The complexities of true adaptive reuse — building Chophouse Row

Dunn & Hobbes’ urban infill development added six stories and 30,000 square feet of office, retail and residential to a Character Structure building, creating a true mix of use…and one heck of a complex construction project.

True mixed and adaptive reuse
Seattle introduced the Character Structure ordinance in 2012 within the Pike-Pine neighborhood, encouraging developers to create adaptive reuse projects by offering bonus floor area and height in exchange for keeping buildings 75 years old or older.  The initial code was loosely worded and awarded the bonus to developers who simply maintained the existing facade of old buildings, erecting new structures just behind them, creating fashionable designs that came to be known as the “facadectomy.”  While the city eventually closed those loop-holes, developer Dunn & Hobbes was committed to the intent of the ordinance and created the award winning project, Chophouse Row at 11th & Pike.

Reusing existing structures speaks to the soul of the neighborhood.  Tenants like those buildings better and will pay more to be in them.  — Liz Dunn

Chophouse is an example of a fully integrated adaptive reuse, re-purposing an existing heavy timber and concrete building common in this neighborhood in the 1900’s.  The redevelopment gutted the existing structure, surgically adding a new foundation system with 64 helical pin-piles encased and doweled to a new three-foot adjacent mat foundation.   Throughout, a new heavy steal moment frame structure threads through the existing building and laces to the 40,000 square feet of new program to form a single integrated system — 50,000 square feet in total within six stories.   Where heavy timbers were no longer needed, they were reused in the new structure or as stairs and rainscreen.  Among the more impressive design elements is the restraint to leave building remnants untouched, including fragile old clay tile infill and casement window frames with leaded glass panes.  Walking the building, one is constantly straddling old and new.  This is hte strategy that integrates Chophouse into its context and makes the complexities of adaptive reuse worthwhile.  One cannot over-state the skills of the architects, consultants and contractors involved in making a project like this happen, not to mention the vision and fortitude of the developer, Dunn & Hobbes.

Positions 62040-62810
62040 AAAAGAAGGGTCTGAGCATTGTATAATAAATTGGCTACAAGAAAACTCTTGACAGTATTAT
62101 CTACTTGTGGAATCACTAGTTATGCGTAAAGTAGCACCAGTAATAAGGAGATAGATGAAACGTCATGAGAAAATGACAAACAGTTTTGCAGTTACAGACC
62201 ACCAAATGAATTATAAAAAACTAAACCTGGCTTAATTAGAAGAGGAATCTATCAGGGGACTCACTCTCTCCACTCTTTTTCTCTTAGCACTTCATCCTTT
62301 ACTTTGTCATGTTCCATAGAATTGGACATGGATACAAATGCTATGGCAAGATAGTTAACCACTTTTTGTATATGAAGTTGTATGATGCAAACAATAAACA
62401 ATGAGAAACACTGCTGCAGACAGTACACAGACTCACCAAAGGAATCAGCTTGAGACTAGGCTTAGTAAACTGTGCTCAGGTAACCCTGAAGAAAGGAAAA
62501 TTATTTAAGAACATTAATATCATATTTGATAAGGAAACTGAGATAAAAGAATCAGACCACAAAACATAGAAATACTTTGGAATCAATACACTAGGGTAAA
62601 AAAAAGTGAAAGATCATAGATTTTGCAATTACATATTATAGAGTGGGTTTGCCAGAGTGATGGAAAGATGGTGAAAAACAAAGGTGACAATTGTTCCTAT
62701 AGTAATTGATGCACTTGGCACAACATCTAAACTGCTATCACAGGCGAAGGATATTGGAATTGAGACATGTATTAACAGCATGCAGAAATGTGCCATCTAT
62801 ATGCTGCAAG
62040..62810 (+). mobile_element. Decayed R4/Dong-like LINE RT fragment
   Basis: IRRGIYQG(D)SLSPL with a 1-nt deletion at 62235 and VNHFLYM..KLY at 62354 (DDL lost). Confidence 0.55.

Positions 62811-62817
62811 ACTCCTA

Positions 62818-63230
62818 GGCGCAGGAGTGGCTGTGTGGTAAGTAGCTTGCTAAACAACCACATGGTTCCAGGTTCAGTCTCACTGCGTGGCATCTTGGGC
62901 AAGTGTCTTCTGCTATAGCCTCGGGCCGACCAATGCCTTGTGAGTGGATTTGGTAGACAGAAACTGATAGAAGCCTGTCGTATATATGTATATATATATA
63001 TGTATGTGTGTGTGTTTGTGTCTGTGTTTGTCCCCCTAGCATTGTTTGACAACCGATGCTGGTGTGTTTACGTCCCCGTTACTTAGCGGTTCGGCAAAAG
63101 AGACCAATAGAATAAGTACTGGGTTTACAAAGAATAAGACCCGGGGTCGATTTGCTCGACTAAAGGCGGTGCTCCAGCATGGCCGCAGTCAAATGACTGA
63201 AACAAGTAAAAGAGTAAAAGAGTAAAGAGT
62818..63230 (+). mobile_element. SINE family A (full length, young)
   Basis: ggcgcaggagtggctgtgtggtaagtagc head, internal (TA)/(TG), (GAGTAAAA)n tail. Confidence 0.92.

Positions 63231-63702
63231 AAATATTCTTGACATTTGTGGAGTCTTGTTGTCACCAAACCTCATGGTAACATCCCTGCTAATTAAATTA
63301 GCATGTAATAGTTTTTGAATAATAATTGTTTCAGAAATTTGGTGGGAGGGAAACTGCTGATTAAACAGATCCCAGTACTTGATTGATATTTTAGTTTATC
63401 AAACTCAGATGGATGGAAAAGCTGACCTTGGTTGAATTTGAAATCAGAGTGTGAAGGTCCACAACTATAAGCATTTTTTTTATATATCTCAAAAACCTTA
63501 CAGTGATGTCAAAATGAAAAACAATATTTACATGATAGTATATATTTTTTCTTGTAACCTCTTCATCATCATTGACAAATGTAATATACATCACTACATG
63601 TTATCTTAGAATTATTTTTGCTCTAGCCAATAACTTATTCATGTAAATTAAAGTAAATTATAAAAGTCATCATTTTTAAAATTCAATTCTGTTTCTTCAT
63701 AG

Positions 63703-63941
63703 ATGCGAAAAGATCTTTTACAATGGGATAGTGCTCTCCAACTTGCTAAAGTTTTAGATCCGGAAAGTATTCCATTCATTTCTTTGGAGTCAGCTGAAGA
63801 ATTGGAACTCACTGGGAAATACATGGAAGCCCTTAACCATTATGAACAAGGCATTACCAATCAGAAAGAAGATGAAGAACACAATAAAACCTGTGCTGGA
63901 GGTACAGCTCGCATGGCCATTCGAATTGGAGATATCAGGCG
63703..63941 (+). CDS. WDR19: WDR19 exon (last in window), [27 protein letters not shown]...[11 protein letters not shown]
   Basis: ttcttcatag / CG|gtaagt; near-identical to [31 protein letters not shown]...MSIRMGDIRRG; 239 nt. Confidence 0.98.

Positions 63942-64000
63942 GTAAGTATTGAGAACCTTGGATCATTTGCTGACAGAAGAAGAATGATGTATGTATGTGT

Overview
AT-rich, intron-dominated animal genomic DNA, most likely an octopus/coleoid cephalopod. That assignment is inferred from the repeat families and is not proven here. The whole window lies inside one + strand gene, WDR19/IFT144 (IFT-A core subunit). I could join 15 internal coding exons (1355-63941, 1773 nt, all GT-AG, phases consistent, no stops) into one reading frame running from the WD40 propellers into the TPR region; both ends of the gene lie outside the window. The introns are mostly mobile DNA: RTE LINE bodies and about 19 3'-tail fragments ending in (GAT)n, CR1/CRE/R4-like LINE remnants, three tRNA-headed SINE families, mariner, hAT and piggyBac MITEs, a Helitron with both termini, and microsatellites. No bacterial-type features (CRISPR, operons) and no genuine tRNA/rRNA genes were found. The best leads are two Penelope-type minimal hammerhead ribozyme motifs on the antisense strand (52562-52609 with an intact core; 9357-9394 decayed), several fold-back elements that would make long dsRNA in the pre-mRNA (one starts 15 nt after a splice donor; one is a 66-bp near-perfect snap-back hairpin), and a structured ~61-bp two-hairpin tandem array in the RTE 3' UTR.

FIX’s Role
FIX provided full project management to the Dunn & Hobbes team beginning with initial project visioning and pro forma modeling all the way through construction management and tenanting.  In 2016 Chophouse Row, designed by SKL Architects and Graham Baba, was named one of the top 25 projects in the world by ULI, provided honorable mention at the AIA Honor Awards, and named the NAOIP 2015 Mixed-Use Development of the Year.  See our project page here for more information and images.